If you walk past Shannon and Joe Katona's house on a corner of one of Baltimore's busiest roads and turn down the side street, it's hard to miss the 7-foot metal dragon in the yard, standing upright, his massive wings unfurled. He looms just off the sidewalk, a graceful curve to his long neck and a hint of dragon smile. Stop to take him in and you'll notice — dwarfed by his rear claws — a tiny realm of castles and gnome houses, fairies and frogs, lesser dragons and dragonflies and even a miniature baseball diamond, all surrounded by a trickling moat.

Welcome to Xanderland. A fantasy world created by a mother in mourning, Xanderland may seem small, but its borders are as far-reaching as grief and as everlasting as the delight of neighborhood children.

The Katonas installed the dragon about a month after their youngest son, Alexander, who went by Xander, died unexpectedly of cardiac arrest in 2015 at the age of 21. He was an avid reader of science fiction and fantasy, Shannon Katona said; hence the dragon. The family named the creature Gleep and decided to share him with their Northeast Baltimore neighborhood.

“I didn’t want to put him in a hidden spot,” said Katona, “because other people’s joy is also my joy.” She invited friends to bring found objects to a memorial service, and Gleep’s playground became Xanderland, a corner of Katona’s larger garden, which stretches over two adjoining yards that she and her husband own at Northern Parkway and Sefton Avenue.

On a recent afternoon, two children scampered through the yard counting fairies and wind chimes. It was breezy, and the chimes jingled. Elsa Lisse, 7, lives nearby, and she was showing Xanderland to her friend, 6-year-old Terra Crespo. “I wish this was my garden!” Terra cried as she flitted among gnomes and gewgaws. Before their visit ended, Terra found 72 fairies; Elsa counted 62 wind chimes, or maybe 101. (Shannon Katona believes she has about 40 chimes, but she herself has lost count.)

Gleep in particular has enchanted the neighborhood. “We can’t go for a walk without going by the dragon,” said Sara Margraf, who lives around the corner and often takes 3-year-old Elle and 1-year-old Vaughn to Xanderland. “The only way I can get Elle to sit down in the stroller is to say, ‘We’re gonna go to the dragon!’ ”

Katona finds solace in watching Xanderland come to life for children. “I love being out here,” she said. “I call it painting with plants.” While she talks, she fidgets with a tiny figure, setting it right again after a child or perhaps a cat has toppled it. She often finds items that visitors have left for her. “People want to contribute because they get something from it,” she said. “So, it’s my vortex of love.”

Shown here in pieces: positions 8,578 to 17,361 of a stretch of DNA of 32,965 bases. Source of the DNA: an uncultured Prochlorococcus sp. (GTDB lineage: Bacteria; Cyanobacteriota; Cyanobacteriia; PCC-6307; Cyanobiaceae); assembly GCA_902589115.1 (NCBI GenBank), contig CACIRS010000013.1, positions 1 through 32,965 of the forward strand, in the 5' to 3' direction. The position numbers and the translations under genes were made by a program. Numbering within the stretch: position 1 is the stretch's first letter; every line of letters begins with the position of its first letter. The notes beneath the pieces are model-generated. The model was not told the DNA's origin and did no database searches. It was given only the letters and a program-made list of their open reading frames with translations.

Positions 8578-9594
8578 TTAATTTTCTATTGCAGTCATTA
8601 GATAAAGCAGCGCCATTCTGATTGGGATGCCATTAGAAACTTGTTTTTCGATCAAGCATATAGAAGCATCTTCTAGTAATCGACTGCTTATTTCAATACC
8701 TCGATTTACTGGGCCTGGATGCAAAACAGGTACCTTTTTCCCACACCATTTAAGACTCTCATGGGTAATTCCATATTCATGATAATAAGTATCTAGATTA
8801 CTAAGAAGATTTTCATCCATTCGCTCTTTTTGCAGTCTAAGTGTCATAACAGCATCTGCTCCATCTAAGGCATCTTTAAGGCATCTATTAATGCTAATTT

Katona, 64, comes from a family of artists. Her sister is the actress Lea Thompson, star of "Back to the Future" and other films. One brother was principal dancer with the Minnesota Dance Theatre. Their mother was a painter. Katona herself was a garden artist before Xanderland; her yard was alive with flowers, a koi pond, dozens of wind chimes, a forest of glass mushrooms, a huge fairy mosaic in the grass and shiny spinning doodads amid it all. Joe Katona, 61, owns a computer store.

When Xander Katona died, he had just earned an undergraduate degree in marine and atmospheric science at the University of Miami in Florida. The youngest of the couple’s three sons, he loved baseball and was living in Miami with college friends while he pursued advanced studies in ecosystem food chains.

On the cusp of so much life, he seemed healthy. But no one knew he had been born with a condition called Wolff-Parkinson-White Syndrome that could speed up his heartbeat. “You have a rogue signal in your heart,” said his mother. “So your heart just keeps going faster and faster.”

On Halloween 2015, Xander attended a punk music festival with friends in Gainesville. Afterward, he vomited, then went to bed. Sometime during the night his heart stopped. For at least 45 minutes his brain was without oxygen. He was in a coma for eight days, until his devastated family took him off life support.

The wait was excruciating. “When we were down in the hospital in Florida,” said Joe, “I got up and wrote on the little marker board, ‘The pain we feel is proportional to the love we have.’ ”

The summer after his death, Shannon took her anguish out to her yard. She brought to life the miniature tableau around the dragon, creating a castle and moat out of a material called hypertufa. She ordered glass beads and gathered found objects. She worked at it every day. “I needed to create,” she said. “I needed to take my grief and make it productive.”

She kept adding, rearranging, tinkering. From a tree branch near the dragon, she hung a wind chime with Xander’s picture on it. She talked to him: “What do you think of this?” Then the chimes might sound, and she took that as his approval. “There was a lot of comfort,” she said.

In November, the Katonas marked the fourth anniversary of Xander’s death. It was a Friday, and their other two sons were expected for the weekend, from Florida and Virginia. “I did some work,” said Joe, “and we made sure we kept in touch during the day,” but mostly he left Shannon alone in the garden. “[I] let her be out there and find her joy and peace in the garden, because that’s where she finds it.”

The pain of losing their son “doesn’t go away,” Shannon said. “We used to think grief got smaller and smaller, but now we think it’s like this big boulder. You build stuff around it; you landscape it. Sometimes things erode and that boulder shows up, and then you have to put more landscape around it. And you decorate it. You decorate your grief.”

Sheri Venema is a writer in Baltimore.